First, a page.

The TIGHAR team departed
Los Angeles on 27 January arriving in Fiji the next day. Mr. Teuatabo joined
the team at Nadi, Fiji on 29 January and, after a short commuter flight to
the Fijian island of Taveuni, the expedition took ship aboard M/V Matagi
Princess II for the four day voyage to Nikumaroro.
Early on the morning
of 2 February the island came up on the ship’s radar and by 0700 the
first team members were ashore at the landing and clearing a trail across
to the lagoon shore. By fortunate coincidence, the tide was high which
permitted a launch to be walked through the main passage into the lagoon
without delay. The lagoon boat was in place and the trail from the landing
completed at 0835. The team then embarked for the trip down the lagoon,
arriving at the search area at 0900.
relatively open in early aerial photography, the area was found to be
now solidly overgrown with the tangled underbrush known in Gilbertese
as te mao (Scaevola frutescens). This made it particularly difficult
to navigate to the precise location where debris appears in the photos.
Without calibrated GPS (Global Positioning System) information, the
only sure method was to cut and physically measure transects across
the island from lagoon to ocean. Only by finding the area where the
width of the land matched the scaled distance in the photo could we
be certain that we were in the right place. This was a frustrating
and labor-intensive procedure which involved many hours of machete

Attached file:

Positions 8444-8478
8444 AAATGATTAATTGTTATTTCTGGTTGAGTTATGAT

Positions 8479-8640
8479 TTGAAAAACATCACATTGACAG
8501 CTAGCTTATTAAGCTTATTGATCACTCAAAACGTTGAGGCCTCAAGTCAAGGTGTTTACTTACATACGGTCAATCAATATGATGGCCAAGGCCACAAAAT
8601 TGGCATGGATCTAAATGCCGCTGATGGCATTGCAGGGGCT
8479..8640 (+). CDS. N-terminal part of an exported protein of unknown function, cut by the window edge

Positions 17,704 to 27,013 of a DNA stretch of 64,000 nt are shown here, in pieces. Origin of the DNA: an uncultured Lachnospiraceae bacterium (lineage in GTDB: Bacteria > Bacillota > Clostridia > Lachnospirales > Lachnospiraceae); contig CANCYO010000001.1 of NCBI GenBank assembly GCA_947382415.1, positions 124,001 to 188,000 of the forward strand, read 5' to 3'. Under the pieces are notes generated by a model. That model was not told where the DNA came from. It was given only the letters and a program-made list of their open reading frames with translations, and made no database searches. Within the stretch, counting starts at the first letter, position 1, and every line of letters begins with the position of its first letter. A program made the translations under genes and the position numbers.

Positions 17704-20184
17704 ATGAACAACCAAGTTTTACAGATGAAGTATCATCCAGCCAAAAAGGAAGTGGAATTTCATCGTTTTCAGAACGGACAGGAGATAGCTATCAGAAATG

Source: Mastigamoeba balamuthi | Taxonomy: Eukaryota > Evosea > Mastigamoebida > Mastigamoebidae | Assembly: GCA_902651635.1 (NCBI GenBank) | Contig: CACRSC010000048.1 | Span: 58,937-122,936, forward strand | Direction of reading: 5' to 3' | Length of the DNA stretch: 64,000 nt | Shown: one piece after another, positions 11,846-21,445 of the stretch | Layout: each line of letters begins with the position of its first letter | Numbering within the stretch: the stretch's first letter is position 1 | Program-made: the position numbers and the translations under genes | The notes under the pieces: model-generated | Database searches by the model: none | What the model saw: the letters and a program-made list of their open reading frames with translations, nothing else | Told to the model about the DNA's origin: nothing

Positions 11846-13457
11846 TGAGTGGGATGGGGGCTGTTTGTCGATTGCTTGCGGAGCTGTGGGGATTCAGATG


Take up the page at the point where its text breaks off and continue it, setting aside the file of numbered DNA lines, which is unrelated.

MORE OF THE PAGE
work in temperatures averaging 106° F. By the end of the day two
transects had been cut and measured thus making it possible to define
the areas to be searched. The team departed the site at 1635 and was
back aboard ship by 1800.
The Second Day
The team was on
site at 0755 and began building and searching boxes of terrain. From
a known point on a transect a line was cut 90° into the bush 10 meters
in length. From this point, another 10 meter line was cut paralleling
the original transect, then back again to form a box. Surveyor’s flagging
was used to create a physical boundary, thus permitting a thorough visual
inspection of the boxed area despite the nearly impenetrable vegetation.
At 1012 cultural
(man-made) debris was encountered in an area 38.2 meters northeast of
the northern transect. Detailed examination of the site disclosed the
presence of a variety of objects comprising a small shelter or campsite
constructed of materials which clearly originated in the Gilbertese
settlement at the western end of the atoll. An unused roll of tar paper
roofing material suggests the possibility that the structure was never
actually completed. Of particular note was a relatively large (roughly
1 meter square) steel tank identical to others seen in the abandoned
village and which appears to have served as a cistern. An M-1 carbine
shell casing found nearby testifies to the site having been visited
by U.S. Coastguardsmen in 1944 or ’45. It seems logical that this is
the ”water collection device” reported and sketched by USCG
veteran Richard Evans.
The remains of
a steel barrel or drum was found in a location which matches reflections
from a large metallic object, designated “Candidate #1” in
the 1941 photo.
While part of the
team examined the shelter site, others continued to progressively search